I was attracted to this article because it links my work in liminality (that in-between period, as in a rite of passage) with organizational studies, specifically via creative knowledge-sharing. What could be better than that for #5Papers?
1/ Today I read Swan, Scarbrough, & Ziebro (2015) Liminal roles as a source of creative agency in management: Continue reading “Liminal Roles as a Source of Creative Agency in Management: An Article Summary”
I have been known to keep busy, or at least to be rather active with my work and teaching and research, not to mention with social media channels that I use to connect them, family, my two pugs Winston and Banks, reading fantasy and science fiction (between things to clear my mind), puttering about my labyrinth, listening to music from the ’80s that I could not afford to buy at the time, learning how to drum, and the like.
With many of these things floating around, the question of “Who are you?” or better yet, “Who am I?” has always been a struggle. What do I tell people — What I think they want to hear? What I think may be interesting? What I am thinking about right now? How my passions are leading me forward, though in many different directions all at once? All or more of them? I would not be thinking about this at all unless Continue reading “An Unofficial CV, at Least for #DigiWriMo”
Leave it to Maha Bali to not only get me to read one of her blog posts, Learning as a Gift to Yourself & Others (I struggle reading anything longer than a Tweet these days), but to make me want to reply to her.
She took Dave Cormier’s introductory #rhizo15 post, Learning Subjectives – designing for when you don’t know where you’re going:
Build learning subjectives: How do we design our own or others learning when we don’t know where we are going? How does that free us up? What can we get done with subjectives that can’t be done with objectives?
and answered it.
Her learning subjectives Continue reading “Learning through Liminality #rhizo15”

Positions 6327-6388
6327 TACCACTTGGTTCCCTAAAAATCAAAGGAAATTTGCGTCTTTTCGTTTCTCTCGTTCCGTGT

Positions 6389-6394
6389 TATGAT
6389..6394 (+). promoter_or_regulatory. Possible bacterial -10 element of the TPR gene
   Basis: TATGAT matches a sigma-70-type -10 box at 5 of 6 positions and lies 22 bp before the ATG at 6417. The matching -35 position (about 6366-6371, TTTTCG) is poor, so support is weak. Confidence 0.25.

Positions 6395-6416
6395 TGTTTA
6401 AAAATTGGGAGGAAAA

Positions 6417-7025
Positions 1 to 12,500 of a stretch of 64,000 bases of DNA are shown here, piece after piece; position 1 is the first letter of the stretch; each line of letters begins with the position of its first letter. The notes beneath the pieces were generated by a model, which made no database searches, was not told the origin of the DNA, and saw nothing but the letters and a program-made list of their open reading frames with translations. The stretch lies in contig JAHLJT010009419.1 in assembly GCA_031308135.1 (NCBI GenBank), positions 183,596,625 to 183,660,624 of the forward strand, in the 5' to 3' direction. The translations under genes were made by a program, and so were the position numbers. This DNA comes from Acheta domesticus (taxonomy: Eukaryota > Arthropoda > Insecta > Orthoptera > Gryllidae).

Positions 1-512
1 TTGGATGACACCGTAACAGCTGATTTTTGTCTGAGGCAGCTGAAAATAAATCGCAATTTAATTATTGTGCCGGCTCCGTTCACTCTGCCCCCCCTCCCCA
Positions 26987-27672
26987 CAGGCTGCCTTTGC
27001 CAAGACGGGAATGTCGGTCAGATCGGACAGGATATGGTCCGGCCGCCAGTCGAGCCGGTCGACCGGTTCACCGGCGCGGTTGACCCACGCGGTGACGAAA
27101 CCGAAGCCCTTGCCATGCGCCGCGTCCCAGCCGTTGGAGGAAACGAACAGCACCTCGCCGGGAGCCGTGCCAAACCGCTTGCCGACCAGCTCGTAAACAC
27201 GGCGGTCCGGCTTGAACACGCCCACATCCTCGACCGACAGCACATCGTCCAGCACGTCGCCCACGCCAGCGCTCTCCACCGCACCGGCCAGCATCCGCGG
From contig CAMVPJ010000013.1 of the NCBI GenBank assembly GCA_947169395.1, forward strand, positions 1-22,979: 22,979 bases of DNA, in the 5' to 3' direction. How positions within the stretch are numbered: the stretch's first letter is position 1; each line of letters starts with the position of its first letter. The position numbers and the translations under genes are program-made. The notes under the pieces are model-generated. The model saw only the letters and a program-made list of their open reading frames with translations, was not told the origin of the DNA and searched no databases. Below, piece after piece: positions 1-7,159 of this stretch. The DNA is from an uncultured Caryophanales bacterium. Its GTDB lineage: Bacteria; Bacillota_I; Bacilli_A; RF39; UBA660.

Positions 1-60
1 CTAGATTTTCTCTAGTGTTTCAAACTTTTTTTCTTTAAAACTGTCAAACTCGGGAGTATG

It has been a long time since I posted here. A really long time.
Ok, to be fair, most of the Tweets I do every day (yes, every day) are archived here; they just do not appear on the home page. Nevertheless, I have not developed or shared or expressed any of my thinking here in some time, oddly enough since I completed my doctoral work.
Yes, I am busy. Who is not? I feel pulled in more directions than I can count due to my full-time work as a project manager in healthcare, an adjunct professor teaching graduate research, and hobby engaging in research on how people develop their identity and self-expression through troublesome thresholds concept experiences, especially related to social media and online networks.
Do I have time to blog? Enough to say that could not be better stated in 140 characters? Only time will tell, but with so many interesting people here who are already sharing, supporting, and engaging in research in this area, it is time for me to more explicitly engage in this community and see what I can learn along the way that will improve my teaching, research, work, and overall satisfaction thinking about and implementing stronger connections and networks.
Why not explore all of this with others who are looking at ways of connecting open resources through the Connected Courses community and Fall 2014 experience? This experience has been described as:
Connected Courses is a collaborative community of faculty in higher education developing networked, open courses that embody the principles of connected learning and the values of the open web.
So, here we go!
As I mentioned in my Tweet on March 25, 2013, I successfully passed my Viva Voce exam at Lancaster University and was awarded my PhD in E-Research and Technology Enhanced Learning (Educational Research) forthwith. In the British system, passing a viva forthwith means I passed without corrections and was thus awarded the degree.
As a result, my doctoral thesis, entitled Navigating Liminality: The Experience of Troublesome Periods and Distance During Doctoral Study, is being printed and bound at the university.
I especially want to thank my supervisor, Professor Malcolm Tight, (standing next to me in the image below), and my examiners Professor Paul Trowler (in the left on the picture) and Dr. Margaret Kiley (who attended remotely from Australia). Alice Jesmont (also in the picture below) has been invaluable in her assistance while I attended Lancaster University, along with Dr. Gale Parchoma, who started off as part of my supervisory team before moving on to the University of Calgary.
I am now working at publishing some of the results of my work, so hope to have lots more to share. Thanks goes to all who have supported, guided, and helped me along the way, about which I will also speak more in the near future.